The 50s: A book review by Bob Morris

The 50s: The Story of a Decade
Henry Finder, Editor
Random House (2015)

“It was the best of times, it was the worst of times.”
Charles Dickens

For more than 90 years, The New Yorker has earned and deserves its reputation as a truly unique weekly magazine that offers in each issue content of superior quality, be it fiction, non-fiction, or humorous drawings. In recent years, it has provided — in my opinion — brilliant commentaries on subjects and situations beyond the five boroughs that comprise New York City. The first issue of The New Yorker was published on February 21, 1925. It was founded by Harold Ross and his wife, Jane Grant, a New York Times reporter. He edited the magazine until his death in 1951. Ross was succeeded as editor by William Shawn (1951–87), followed by Robert Gottlieb (1987–92) and Tina Brown (1992–98). The current editor of The New Yorker is David Remnick, who succeeded Brown in July 1998.

The 50s: The Story of a Decade is the second in a series of volumes that focus on a specific decade, viewed from a remarkably diverse range of perspectives. This one was edited by Henry Finder, with its material organized within eight Parts: American Scenes, Artists & Entertainers, Shifting Grounds, Far-Flung, Takes (Characters, Computers, and Curious developments), The Critics (Books, Current Cinema, The Theatre, Television, Art and Architecture, and Music), Poetry, and Fiction.

Remnick provides an Introductions to more than 90 pieces, recalling that Ross “liked to pose as anti-intellectual – he famously declared himself unsure whether Moby Dick was ‘the man or the whale.’ Shawn was without any ambivalence toward intellectual ambition.” That said, “the postwar fifties had a certain technological utopianism about them – not unlike our current era – and the magazine was notably alive to this…There are pieces here on the whizbangery of push-button phones, videotape, home freezers, the ‘perceptron simulator,’ data processing, and with real depth, the dawning of the Computer Age.”

Dickens could well have been describing the United States in the 1950s – rather than Paris and London in the late-18th century – when referring to the best and worst of times. There were high hopes and great expectations after the conclusion of the Second World War but also chilling fears evoked by the Cold War that continued until the collapse of the Soviet Union in 1991.

Consider this incomplete list of major developments in the 1950s: Color TV introduced, car seat belts also introduced, polio vaccine created, DNA discovered, first atomic submarine launched, Jonas Salk’s polio vaccine given to Children in massive trial, Armistice Agreement in 1953 ends Korean War, U.S. Surgeon General’s report indicates that cigarettes cause cancer, Roger Bannister breaks the four-minute mile barrier, U.S. Supreme Court declares segregation unconstitutional, Disneyland opens, Ray Kroc opens his first McDonald’s, Rosa Parks refuses to give up her seat on a bus, Elvis appears on The Ed Sullivan Show, Hungarian Revolution erupts and is crushed, Khrushchev denounces Stalin, Suez Canal crisis, T.V. remote control invented, Dr. Seuss publishes The Cat in the Hat, Soviet satellite Sputnik launches The Space Age, American Bobby Fischer becomes youngest chess grandmaster, Chinese Leader Mao Zedong launches the “Great Leap Forward,” LEGO toy bricks introduced, NASA founded, and Castro becomes dictator of Cuba.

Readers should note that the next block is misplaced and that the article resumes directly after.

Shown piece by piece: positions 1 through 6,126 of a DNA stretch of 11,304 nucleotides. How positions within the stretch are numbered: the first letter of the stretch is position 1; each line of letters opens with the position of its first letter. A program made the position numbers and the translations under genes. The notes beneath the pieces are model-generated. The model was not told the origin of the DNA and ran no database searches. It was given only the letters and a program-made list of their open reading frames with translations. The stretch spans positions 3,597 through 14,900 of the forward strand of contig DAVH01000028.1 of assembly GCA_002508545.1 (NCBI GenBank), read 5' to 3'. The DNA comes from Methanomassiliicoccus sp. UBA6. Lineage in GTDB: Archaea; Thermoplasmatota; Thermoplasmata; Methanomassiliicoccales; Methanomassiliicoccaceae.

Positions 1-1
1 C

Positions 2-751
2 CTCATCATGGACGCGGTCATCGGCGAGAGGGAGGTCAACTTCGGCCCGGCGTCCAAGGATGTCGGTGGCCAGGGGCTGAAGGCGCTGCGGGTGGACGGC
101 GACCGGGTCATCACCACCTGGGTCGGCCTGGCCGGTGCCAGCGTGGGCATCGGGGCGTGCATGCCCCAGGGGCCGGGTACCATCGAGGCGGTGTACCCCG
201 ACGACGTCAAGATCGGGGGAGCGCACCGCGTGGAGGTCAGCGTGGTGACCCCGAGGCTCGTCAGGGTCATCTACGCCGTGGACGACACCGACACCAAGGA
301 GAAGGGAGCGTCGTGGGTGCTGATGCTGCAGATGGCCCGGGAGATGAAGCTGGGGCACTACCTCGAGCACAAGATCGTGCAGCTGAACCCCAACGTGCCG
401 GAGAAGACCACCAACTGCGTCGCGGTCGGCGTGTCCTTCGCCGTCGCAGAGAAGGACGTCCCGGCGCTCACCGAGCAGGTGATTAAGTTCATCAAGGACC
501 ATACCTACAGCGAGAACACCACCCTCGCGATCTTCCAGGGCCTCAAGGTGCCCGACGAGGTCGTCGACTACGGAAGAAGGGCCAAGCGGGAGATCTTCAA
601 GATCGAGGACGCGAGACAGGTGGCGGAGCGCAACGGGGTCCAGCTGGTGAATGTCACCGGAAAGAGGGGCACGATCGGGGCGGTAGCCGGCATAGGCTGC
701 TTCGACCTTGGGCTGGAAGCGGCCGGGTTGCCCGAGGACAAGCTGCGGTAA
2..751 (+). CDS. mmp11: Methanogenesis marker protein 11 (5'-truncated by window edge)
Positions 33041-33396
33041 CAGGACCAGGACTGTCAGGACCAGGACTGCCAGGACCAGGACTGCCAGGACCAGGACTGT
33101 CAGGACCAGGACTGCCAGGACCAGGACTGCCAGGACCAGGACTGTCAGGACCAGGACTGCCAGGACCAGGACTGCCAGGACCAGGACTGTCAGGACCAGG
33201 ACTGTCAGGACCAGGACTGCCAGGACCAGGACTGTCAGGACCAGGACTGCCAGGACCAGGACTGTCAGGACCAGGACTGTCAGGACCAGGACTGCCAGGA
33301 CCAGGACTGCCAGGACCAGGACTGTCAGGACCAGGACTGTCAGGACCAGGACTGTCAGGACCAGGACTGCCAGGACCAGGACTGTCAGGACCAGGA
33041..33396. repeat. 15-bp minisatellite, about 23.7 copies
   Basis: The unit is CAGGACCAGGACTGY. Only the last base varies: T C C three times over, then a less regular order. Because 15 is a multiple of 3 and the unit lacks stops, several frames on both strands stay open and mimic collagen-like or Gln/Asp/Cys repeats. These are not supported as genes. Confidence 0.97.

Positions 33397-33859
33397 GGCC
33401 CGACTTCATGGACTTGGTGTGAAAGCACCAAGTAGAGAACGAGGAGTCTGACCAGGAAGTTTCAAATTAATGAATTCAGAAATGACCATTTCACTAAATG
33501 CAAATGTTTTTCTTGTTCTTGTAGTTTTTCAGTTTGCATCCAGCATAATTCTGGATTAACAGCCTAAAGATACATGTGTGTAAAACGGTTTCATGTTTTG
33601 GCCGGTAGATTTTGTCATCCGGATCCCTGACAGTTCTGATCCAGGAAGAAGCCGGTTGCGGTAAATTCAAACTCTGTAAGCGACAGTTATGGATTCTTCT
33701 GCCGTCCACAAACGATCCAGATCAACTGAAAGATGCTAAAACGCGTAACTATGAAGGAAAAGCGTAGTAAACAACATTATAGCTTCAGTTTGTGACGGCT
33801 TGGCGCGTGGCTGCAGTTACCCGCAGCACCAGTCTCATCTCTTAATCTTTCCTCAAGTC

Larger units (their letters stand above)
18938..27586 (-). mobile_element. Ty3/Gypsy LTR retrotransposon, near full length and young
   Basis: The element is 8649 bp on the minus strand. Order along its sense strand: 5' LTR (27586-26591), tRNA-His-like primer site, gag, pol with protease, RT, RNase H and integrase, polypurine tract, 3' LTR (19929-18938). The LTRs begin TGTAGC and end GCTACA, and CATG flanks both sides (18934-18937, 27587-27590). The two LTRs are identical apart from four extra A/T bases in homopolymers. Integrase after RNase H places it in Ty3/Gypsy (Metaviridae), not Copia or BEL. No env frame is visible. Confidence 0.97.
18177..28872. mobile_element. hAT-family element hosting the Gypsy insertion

These are among the contents of greatest interest and value to me, also listed to suggest the range of subjects examined:

“The Perfect Glow” (on Oscar Hammerstein II), Philip Hamburger
“Throw the Little Lady Down the Stairs!” (On John Huston and the making of The Red Badge of Courage), Lillian Ross
“Notes and Comment” (on the case against Senator [Joseph] McCarthy), E.B. White
“Letter from Chicago” (On the Democratic Convention), Richard Rovere
“Letter from San Francisco” (On the Republican Convention), Richard Rovere

“Letter from Paris” (On the Algerian War), Janet Flanner
“Cuban Interlude” (On Cuba and its rebels), Norman Lewis
“Ernest Hemingway,” Lillian Ross
“Jackson Pollock,” Berton Roueché
“Harold Ross,” E.B. White

“Leonard Bernstein,” Robert Rice
“Lorraine Hansberry,” Lillian Ross
“I.B.M.’s New Brain,” John Brooks
“Data Processing Systems,” John Books
“The Perceptron Simulator,” Harding Mason

“The Quiz Show Scandals,” John Updike
“The Vision of the Innocent” (On The Catcher in the Rye by J.D. Salinger), S.N. Behrman
“The Book of the Millennium Club” (On Mortimer Adler’s Great Books set), Dwight Macdonald
“Good Tough Stuff ” (On On the Waterfront), John McCarten
“Peeping Funt” (On Candid Camera), Philip Hamburger

“Man with a Manner” (On Glenn Gould at Carnegie Hall), Winthrop Sargent
The Country Husband, John Cheever
The Happiest I’ve Been, John Updike

As Remnick recalls, “even in the fifties, before the arrival of experimentalists like Donald Barthelme and Max Frisch, writers in possession of a real voice [e.g. Capote, Nabokov, Ross, Thurber, Updike, Welty] did not lose it, despite the magazine’s at times persnickety ministrations.” That applied to those who created works of fiction or non-fiction. Since then, the best of two visions – those of Harold Ross and William Shawn — remain evident in each issue. Whatever the nature and extent of your interests may be, The New Yorker ensures that you will “read something that means something.”

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